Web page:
China committed to further opening up of economy: Premier Li

Li noted China's contributions towards decarbonization, citing that over half of the world's new energy vehicles run on roads in China.

Davos: Chinese Premier Li Qiang on Tuesday said his country is committed to the cause of multilateralism and further opening up of its economy as well as sharing of market opportunities with the world.

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In a special address at the World Economic Forum Annual Meeting 2024 here, he reaffirmed China’s commitment to ensuring a business-friendly environment for international cooperation.

He called for tighter multilateral coordination of macroeconomic policy, international cooperation on green development and better North-South cooperation.

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Li also offered an optimistic prognosis for China’s macroeconomic health and assurances on pro-business policies to multinational companies.

Addressing the theme of ‘Rebuilding Trust’ of the WEF annual meeting, Li listed five proposals to address the trust deficit in the global macroeconomy.

These included better international coordination of macroeconomic policy; more industrial specialization among countries in order to stabilize supply chains; more open international exchange of scientific and technological know-how; enhanced international collaboration on green development and addressing climate change; and better North-South cooperation.

Premier Li said the theme, rebuilding trust, of this meeting echoes with people’s concerns.

“It was trust that paved the way for economic development over the past decade. The foundation of trust has eroded and lack of trust is coming in the way of global development.

“It is essential that we discard prejudices and work towards removing trust deficit,” he said.

On China’s recent economic performance, Li said that the country’s contribution to global growth has remained steady at about 30 per cent, and that its scientific and technological talent pool remains the world’s largest.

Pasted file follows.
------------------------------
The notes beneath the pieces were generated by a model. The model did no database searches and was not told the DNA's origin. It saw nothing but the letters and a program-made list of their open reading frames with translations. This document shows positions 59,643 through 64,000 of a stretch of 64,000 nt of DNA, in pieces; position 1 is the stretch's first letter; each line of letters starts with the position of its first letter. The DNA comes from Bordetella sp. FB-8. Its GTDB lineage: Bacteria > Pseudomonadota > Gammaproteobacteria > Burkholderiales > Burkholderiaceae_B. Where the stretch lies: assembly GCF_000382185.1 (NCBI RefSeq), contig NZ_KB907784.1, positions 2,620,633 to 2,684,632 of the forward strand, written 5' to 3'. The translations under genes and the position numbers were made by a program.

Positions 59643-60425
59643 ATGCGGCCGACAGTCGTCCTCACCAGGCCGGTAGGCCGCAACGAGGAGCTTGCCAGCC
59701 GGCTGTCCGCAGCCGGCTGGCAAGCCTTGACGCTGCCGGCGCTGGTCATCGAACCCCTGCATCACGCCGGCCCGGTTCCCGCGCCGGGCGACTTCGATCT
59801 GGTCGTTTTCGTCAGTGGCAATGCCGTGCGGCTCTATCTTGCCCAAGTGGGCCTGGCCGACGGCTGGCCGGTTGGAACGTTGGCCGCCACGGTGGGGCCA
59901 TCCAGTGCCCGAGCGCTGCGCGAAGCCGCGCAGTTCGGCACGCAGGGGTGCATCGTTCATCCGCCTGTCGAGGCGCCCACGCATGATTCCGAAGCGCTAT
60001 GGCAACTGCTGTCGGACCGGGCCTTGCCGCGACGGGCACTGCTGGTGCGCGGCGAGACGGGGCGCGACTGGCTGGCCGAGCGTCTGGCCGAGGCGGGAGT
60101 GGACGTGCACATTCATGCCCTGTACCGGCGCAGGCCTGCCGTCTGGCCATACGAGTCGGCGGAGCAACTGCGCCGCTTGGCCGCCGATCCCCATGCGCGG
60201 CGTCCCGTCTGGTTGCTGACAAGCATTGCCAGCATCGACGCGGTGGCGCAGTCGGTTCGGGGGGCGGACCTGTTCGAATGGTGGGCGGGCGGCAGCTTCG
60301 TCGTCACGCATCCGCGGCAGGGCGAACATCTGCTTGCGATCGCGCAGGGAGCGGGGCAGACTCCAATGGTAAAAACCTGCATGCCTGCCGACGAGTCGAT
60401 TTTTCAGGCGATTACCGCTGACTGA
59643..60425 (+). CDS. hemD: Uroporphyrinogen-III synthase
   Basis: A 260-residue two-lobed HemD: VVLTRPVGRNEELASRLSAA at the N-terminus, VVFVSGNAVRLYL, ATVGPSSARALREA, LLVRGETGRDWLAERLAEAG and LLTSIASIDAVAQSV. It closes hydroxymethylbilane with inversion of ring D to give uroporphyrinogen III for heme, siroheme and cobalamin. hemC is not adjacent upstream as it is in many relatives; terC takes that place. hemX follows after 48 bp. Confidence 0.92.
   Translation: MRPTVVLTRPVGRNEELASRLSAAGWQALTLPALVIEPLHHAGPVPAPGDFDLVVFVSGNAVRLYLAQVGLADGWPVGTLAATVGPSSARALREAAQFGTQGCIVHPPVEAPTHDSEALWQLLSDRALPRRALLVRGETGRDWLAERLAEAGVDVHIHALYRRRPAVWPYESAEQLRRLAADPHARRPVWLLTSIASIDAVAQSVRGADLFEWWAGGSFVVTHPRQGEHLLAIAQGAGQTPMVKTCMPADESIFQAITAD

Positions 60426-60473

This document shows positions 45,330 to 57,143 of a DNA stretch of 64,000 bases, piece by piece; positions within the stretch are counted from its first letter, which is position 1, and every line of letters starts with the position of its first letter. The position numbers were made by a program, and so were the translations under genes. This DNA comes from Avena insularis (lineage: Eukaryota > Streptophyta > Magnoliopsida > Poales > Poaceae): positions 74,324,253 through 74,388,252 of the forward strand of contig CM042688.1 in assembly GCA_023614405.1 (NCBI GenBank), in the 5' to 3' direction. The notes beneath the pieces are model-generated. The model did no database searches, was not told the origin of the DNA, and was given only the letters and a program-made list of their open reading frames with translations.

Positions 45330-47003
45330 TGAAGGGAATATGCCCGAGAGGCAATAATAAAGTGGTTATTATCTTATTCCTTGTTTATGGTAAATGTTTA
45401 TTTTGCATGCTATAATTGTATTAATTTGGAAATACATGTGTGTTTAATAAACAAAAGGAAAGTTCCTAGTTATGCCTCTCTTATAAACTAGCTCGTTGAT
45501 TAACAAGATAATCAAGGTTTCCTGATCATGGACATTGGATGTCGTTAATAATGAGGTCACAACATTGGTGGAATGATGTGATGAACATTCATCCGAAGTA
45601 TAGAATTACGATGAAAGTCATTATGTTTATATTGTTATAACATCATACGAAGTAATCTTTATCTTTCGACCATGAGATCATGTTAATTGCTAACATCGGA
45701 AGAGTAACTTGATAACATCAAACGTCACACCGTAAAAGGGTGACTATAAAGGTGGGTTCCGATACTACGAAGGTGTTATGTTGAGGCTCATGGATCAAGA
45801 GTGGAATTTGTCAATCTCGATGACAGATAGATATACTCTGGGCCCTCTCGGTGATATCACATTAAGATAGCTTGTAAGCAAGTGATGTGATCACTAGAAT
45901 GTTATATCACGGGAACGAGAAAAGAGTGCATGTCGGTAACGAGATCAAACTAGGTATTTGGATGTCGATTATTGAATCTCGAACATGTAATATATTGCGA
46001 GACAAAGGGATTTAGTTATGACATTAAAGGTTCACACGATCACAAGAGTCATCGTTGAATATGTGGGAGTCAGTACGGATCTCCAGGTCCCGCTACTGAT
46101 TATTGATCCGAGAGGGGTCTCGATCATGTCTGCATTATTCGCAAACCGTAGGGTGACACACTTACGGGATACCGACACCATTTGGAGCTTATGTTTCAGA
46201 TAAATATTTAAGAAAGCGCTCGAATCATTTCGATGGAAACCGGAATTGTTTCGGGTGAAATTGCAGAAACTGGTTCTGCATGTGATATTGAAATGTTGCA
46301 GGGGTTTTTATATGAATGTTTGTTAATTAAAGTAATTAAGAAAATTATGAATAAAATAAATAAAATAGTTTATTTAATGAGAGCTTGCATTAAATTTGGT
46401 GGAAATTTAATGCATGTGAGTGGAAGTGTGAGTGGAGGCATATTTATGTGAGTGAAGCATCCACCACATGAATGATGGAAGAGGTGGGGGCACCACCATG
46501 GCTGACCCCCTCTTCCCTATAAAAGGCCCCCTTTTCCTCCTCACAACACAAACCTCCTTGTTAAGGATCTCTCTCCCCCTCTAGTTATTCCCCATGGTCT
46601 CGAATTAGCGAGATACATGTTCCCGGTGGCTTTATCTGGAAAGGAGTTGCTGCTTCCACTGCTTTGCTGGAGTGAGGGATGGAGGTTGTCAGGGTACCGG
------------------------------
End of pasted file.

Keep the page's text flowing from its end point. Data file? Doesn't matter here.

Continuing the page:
“Looking at the broader picture, we are now advancing Chinese modernization on all fronts through high-quality development,” Li said.

“Delivering modernization to more than 1.4 billion people will be a remarkable achievement in human history, one that will provide continuous impetus to the development of China and the wider world,” he added.

The size of China’s middle class, already at 400 million, will continue to swell to 800 million over the coming decade, Li said, and urbanization rates remain 10 per cent lower than in developed countries, indicating that migration to cities will continue apace, creating market opportunities as newly urban households upgrade their consumption.

“All this will create massive demand in areas such as housing, education, medical services and elderly care,” he said.

Li noted China’s contributions towards decarbonization, citing that over half of the world’s new energy vehicles run on roads in China.

“The new energy vehicle ownership rate reached 20 million by the end of last year, and China contributes one-fourth of the increased area of afforestation in the world,” he said.

He also reaffirmed China’s commitment to further opening its economy, sharing these market opportunities with the world and ensuring a business-friendly environment for international cooperation.

“We embrace investments from businesses of all countries with open arms and will continue to work tirelessly to foster a market-oriented, law-based and world-class business environment that we will steadily expand,” Li said.

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